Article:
KANDAHAR, Afghanistan -- Militants attacked government offices and a police convoy yesterday, continuing a series of assaults that has left at least 41 people dead in the region over two days, government officials said.
About 250 Afghan forces fought more than 200 rebels in the area's fiercest fighting in months. At least 19 people were killed yesterday in Afghanistan and Pakistan.
Afghan officials said US forces joined the battle Friday and yesterday, but a US military spokesman said he could confirm involvement only in the first day of fighting.
The violence spread across the border as a roadside bomb exploded near an army vehicle yesterday in Pakistan in a northwestern tribal region near Afghanistan, killing three security personnel, an official said.
Nobody claimed responsibility late yesterday, but security officials have blamed Islamic militants linked to Al Qaeda for previous attacks in the area, where Pakistan has sent thousands of troops to flush out insurgents.
The bloodshed yesterday underscored the challenge facing thousands of British and Canadian troops in the coming months as they gradually relieve American forces in southern Afghanistan, a hotbed of insurgency and the drug trade.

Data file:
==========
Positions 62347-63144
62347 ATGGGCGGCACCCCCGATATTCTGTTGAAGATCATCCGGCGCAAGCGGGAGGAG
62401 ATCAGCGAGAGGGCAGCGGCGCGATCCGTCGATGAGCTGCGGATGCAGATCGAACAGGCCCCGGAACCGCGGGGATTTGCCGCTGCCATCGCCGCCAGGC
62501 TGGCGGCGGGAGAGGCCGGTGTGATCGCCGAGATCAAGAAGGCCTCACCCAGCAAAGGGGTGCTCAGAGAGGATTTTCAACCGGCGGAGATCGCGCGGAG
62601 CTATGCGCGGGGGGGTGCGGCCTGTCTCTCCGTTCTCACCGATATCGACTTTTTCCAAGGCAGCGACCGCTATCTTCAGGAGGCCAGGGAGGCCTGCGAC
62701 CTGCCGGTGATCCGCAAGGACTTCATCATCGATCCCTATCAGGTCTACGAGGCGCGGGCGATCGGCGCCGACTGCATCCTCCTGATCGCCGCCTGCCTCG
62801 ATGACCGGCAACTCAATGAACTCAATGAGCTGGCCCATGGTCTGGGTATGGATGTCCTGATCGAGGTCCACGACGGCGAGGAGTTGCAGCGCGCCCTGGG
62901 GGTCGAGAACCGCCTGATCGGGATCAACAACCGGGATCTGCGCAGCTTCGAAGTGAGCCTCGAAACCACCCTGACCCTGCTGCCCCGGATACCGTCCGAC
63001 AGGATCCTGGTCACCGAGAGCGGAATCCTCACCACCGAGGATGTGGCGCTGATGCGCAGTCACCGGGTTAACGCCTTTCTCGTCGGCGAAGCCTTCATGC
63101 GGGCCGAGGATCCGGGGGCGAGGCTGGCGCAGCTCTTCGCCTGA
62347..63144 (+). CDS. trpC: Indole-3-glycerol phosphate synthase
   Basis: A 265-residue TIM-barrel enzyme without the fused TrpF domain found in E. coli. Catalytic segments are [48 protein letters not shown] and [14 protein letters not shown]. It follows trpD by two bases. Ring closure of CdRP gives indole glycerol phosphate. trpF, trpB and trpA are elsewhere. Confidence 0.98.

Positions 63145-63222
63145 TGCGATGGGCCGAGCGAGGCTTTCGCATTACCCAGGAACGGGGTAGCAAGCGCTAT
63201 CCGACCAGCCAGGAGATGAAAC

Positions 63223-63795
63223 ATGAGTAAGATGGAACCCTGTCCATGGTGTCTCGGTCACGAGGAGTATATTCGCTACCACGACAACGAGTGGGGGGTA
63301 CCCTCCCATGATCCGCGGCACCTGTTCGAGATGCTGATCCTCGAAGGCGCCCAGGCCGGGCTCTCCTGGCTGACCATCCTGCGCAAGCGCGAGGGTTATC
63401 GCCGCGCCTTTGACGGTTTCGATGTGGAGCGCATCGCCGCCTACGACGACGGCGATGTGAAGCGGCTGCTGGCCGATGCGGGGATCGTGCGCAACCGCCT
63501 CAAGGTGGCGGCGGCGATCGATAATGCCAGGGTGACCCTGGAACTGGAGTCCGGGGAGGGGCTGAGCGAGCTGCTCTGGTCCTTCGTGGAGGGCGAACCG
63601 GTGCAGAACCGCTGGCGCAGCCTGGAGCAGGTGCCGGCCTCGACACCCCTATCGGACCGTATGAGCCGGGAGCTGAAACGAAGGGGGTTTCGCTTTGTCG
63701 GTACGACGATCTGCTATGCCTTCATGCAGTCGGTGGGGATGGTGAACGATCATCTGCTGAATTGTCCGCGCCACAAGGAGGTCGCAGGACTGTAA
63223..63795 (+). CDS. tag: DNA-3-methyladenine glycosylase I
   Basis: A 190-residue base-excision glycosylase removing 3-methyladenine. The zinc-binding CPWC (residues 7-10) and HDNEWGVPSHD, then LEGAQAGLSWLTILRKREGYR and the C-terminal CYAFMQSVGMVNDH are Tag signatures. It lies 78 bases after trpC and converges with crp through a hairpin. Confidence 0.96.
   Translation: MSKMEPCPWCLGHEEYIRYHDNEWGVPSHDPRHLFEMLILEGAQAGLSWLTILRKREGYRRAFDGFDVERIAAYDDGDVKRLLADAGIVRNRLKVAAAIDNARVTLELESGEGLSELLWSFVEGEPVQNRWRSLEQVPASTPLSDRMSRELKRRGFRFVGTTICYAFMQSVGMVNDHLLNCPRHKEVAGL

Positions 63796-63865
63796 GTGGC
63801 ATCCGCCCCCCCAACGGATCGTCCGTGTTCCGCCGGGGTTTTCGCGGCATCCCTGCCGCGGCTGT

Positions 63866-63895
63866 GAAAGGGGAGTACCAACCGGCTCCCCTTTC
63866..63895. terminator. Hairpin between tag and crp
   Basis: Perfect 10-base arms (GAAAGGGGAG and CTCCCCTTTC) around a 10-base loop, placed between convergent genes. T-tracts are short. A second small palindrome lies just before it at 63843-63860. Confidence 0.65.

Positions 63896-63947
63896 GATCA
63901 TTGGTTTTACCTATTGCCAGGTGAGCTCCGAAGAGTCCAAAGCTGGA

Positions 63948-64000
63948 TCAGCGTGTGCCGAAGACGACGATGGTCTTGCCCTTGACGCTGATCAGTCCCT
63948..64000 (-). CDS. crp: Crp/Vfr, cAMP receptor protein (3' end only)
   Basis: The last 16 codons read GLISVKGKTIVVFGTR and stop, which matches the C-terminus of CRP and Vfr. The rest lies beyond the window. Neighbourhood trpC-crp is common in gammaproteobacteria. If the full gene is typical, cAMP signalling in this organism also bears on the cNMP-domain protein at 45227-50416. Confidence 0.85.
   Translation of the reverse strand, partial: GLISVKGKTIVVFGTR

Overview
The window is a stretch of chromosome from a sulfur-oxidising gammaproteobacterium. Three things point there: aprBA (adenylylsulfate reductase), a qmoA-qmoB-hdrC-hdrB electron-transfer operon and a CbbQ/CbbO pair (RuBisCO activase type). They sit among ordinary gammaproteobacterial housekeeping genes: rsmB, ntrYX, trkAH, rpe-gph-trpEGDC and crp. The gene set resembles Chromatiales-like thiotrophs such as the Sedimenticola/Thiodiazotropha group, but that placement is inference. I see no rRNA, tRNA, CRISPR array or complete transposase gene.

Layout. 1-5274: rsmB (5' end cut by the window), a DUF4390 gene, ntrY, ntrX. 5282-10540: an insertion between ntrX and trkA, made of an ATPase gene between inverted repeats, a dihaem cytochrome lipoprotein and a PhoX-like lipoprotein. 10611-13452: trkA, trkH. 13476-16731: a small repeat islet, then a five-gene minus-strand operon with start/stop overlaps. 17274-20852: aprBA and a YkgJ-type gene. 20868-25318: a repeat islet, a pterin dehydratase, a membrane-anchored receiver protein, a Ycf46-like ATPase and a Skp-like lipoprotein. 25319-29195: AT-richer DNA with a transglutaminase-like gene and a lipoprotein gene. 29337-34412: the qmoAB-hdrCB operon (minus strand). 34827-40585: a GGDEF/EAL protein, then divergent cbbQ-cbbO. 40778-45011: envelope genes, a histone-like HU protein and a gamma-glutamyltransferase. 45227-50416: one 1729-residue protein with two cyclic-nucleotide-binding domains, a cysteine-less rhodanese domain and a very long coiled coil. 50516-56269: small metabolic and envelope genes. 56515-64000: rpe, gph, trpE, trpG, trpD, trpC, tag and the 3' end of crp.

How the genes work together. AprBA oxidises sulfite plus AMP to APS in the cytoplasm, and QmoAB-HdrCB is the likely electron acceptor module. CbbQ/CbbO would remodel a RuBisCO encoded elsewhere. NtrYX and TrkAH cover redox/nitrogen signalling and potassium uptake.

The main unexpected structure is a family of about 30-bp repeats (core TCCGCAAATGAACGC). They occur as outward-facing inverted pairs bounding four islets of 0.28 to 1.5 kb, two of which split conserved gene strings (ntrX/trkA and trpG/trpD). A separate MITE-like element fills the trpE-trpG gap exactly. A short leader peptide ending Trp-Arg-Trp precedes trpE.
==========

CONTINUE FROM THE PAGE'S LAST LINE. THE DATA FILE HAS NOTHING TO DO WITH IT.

Fighting began Friday with a mountain ambush of a police convoy that left 16 militants and six police dead and scores wounded, said Amir Mohammed Akhund, the province's deputy governor.
US and British warplanes bombed suspected Taliban militants fleeing the fighting about midnight Friday, killing eight of them, said Khan Mohammed, a police chief in Helmand Province.
Another group of militants fleeing the initial clash attacked a government office early yesterday, killing the government chief and wounding four police, Akhund said. Later in the day, another group of militants attacked the main government office in a neighboring district, setting off a two-hour gun battle that left one policeman and three suspected Taliban dead, he said.
The fighting prompted dozens of families across the area to flee their villages, he said.